World Vocation Sunday

Theme: To be called is to be sent.

From the early centuries of the Church, the period after Easter was characterized as a time of ongoing formation and maturation in the faith for those who had been baptized and received into the community during the Holy Triduum. Called mystagogia in Greek, or postbaptismal catechesis, the goal of this period was to engage the newly baptized in a more profound experience of the paschal mystery both on an intellectual level as well as on the level of lived personal experience. Both the personal experience of the newly baptized and the community experience of the faithful were of crucial importance during this stage of the catechumenal journey. Personal faith needs the support of the faith of the community just as the faith community needs the presence of the catechumens to continually renew itself and to keep it from taking its faith for granted. In reminding the faithful of their need for continual mystagogia, Cyprian who was bishop of Carthage from 248-258 AD developed a spirituality of becoming which was rooted in baptism as well as in the eschatological future. He called believers to preserve and to develop what they had already become by baptism and to grow more and more into what they were intended one day to be.

 Theme: Fire in our hearts

During the weeks after Easter, mother Church puts us in touch with the first men and women who experienced the risen Jesus in an attempt to deepen our appreciation and understanding of this, the linchpin of our faith. It is evident that the people who encounter the risen Lord in the Easter stories had come to an end of their wisdom. They were alarmed and disturbed by his death; they were roving about the grave of the Lord nervously like the two disciples on the road to Emmaus, their last hopes are destroyed. That is why it is erroneous to think that the resurrection narratives can be interpreted as a human invention or as a product of wishful thinkingon the part of the disciples. After Jesus’ death, the disciples were at a loss. It was only through their revelatory experiences of his resurrection that they began to comprehend the Jesus event as a work of God which forever changed the course of human history. Today, the readings assist us to comprehend how Jesus is the set plan and purpose of God. Through his death and resurrection God has worked miracles, signs and wonders in order to help us gain the lost confidence. In fact all our faith and hope as believers are centered on this mystery.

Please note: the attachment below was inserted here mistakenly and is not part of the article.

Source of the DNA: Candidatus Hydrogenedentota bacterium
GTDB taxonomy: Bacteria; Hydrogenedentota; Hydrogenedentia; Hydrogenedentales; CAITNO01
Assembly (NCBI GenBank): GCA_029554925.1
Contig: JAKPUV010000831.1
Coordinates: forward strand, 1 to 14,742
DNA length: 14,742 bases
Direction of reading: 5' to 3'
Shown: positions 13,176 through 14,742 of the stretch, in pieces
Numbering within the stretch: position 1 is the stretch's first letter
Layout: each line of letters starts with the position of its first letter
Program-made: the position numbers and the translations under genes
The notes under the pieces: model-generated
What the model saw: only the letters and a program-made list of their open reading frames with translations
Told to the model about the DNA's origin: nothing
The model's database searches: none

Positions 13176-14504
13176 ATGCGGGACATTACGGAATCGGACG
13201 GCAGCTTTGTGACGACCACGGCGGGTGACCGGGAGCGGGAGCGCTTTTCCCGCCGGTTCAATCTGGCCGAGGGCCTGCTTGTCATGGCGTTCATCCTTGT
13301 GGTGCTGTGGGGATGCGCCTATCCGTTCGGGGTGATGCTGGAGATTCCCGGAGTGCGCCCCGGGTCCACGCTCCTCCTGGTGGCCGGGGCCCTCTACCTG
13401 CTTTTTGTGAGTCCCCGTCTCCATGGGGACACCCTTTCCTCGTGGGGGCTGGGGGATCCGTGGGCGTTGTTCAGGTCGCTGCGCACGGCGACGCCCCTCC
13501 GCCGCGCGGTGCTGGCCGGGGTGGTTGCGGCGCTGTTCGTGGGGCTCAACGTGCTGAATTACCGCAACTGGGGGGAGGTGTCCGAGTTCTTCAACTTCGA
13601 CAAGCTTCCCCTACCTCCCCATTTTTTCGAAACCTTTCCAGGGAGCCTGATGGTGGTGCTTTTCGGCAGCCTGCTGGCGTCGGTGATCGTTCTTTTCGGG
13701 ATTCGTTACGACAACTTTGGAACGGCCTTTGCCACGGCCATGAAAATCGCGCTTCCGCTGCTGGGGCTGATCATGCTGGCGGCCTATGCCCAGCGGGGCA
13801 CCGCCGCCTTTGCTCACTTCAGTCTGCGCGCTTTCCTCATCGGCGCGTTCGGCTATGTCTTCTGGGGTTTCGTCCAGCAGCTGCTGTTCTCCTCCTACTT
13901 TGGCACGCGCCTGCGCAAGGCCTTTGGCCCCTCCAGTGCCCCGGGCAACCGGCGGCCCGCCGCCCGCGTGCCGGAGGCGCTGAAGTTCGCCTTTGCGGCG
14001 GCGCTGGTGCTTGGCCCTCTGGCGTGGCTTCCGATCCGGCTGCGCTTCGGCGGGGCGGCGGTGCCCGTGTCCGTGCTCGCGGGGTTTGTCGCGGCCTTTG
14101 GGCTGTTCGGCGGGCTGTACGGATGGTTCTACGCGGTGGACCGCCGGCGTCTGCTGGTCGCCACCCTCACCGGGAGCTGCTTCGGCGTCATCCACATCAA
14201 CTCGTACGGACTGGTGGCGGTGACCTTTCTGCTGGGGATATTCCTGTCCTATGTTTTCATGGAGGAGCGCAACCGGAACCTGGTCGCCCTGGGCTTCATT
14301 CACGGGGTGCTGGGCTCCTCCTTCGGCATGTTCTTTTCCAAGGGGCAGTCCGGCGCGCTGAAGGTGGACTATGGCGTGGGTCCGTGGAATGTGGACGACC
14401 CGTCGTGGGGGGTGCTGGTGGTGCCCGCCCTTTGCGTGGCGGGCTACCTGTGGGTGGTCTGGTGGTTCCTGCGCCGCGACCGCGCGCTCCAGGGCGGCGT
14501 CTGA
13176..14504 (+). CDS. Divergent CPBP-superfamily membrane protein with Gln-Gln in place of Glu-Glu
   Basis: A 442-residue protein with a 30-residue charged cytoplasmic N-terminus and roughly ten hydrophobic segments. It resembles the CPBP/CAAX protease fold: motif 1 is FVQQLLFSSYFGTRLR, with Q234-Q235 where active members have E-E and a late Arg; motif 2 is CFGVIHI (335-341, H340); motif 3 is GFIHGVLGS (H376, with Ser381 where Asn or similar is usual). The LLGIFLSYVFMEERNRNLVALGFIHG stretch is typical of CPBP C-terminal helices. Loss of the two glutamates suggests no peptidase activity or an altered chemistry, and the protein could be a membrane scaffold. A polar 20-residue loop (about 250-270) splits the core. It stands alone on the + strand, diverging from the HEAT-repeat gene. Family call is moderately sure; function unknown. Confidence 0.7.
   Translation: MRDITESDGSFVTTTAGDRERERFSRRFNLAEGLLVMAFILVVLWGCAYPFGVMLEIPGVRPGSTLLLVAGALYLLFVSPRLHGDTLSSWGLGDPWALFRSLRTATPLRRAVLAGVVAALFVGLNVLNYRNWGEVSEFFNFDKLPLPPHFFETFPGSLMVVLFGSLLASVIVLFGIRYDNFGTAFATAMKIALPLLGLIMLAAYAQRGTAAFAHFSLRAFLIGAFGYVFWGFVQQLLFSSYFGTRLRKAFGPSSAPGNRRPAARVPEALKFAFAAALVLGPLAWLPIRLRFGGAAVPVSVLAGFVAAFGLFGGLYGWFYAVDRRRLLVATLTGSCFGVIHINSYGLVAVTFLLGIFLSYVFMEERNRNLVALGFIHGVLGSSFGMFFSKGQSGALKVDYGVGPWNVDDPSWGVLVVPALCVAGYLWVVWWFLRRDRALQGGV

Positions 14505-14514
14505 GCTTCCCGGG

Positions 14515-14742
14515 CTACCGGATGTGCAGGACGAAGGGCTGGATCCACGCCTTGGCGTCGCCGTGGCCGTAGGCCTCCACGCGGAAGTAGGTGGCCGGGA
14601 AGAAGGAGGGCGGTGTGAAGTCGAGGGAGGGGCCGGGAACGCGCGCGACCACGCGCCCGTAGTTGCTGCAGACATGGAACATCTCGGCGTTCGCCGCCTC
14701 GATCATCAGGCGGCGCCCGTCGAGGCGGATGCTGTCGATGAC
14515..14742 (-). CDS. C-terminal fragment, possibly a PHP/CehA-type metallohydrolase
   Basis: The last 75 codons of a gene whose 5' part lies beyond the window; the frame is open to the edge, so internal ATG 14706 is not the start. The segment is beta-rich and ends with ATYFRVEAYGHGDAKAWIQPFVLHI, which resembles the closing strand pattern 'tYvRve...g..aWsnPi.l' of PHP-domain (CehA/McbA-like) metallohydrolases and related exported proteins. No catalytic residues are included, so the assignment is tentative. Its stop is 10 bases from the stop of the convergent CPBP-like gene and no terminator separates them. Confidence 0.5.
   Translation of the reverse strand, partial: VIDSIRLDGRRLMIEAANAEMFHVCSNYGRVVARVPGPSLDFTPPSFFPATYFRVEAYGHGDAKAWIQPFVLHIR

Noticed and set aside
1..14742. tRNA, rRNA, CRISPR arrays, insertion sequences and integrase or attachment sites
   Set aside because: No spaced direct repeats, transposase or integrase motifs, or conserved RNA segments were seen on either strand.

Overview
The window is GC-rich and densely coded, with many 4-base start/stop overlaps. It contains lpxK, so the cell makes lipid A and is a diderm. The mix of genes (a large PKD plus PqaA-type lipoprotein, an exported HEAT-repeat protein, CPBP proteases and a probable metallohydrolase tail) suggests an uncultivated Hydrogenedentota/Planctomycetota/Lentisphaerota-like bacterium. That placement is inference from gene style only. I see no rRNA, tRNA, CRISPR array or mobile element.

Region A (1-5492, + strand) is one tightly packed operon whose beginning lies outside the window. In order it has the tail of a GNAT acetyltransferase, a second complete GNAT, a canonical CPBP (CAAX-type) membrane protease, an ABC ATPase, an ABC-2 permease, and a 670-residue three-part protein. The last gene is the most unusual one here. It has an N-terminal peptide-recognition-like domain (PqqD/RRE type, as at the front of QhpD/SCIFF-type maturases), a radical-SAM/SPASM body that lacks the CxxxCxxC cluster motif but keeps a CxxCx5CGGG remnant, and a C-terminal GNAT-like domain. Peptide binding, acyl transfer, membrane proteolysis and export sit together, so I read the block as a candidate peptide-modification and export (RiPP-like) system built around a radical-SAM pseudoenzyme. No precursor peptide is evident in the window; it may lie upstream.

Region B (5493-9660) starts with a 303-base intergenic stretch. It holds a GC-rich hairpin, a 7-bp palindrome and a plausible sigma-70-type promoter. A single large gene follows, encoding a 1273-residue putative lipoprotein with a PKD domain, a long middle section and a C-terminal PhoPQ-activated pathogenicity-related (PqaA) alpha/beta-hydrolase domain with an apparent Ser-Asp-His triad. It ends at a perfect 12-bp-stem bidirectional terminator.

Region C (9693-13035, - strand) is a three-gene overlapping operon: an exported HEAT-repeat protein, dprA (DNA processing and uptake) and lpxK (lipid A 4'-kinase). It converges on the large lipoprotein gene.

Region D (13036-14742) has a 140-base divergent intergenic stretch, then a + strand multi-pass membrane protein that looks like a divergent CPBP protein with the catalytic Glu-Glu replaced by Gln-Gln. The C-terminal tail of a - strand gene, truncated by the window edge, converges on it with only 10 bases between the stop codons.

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Sunday Masses

Luganda: 7:30 am.  English: 9:00 am, 11:00 am and 5;00 pm.

Crowd possible, please don't be late! May God bless you!

About Our Church

Welcome to Our Lady of Africa Parish Mbuya. We are located near Bugolobi Township in Nakawa Division. It is about 5 kms from the City Centre of Kampala. Mbuya Catholic Parish is a vibrant and diverse community made up of people from different parts of Uganda. We welcome you warmly and joyfully.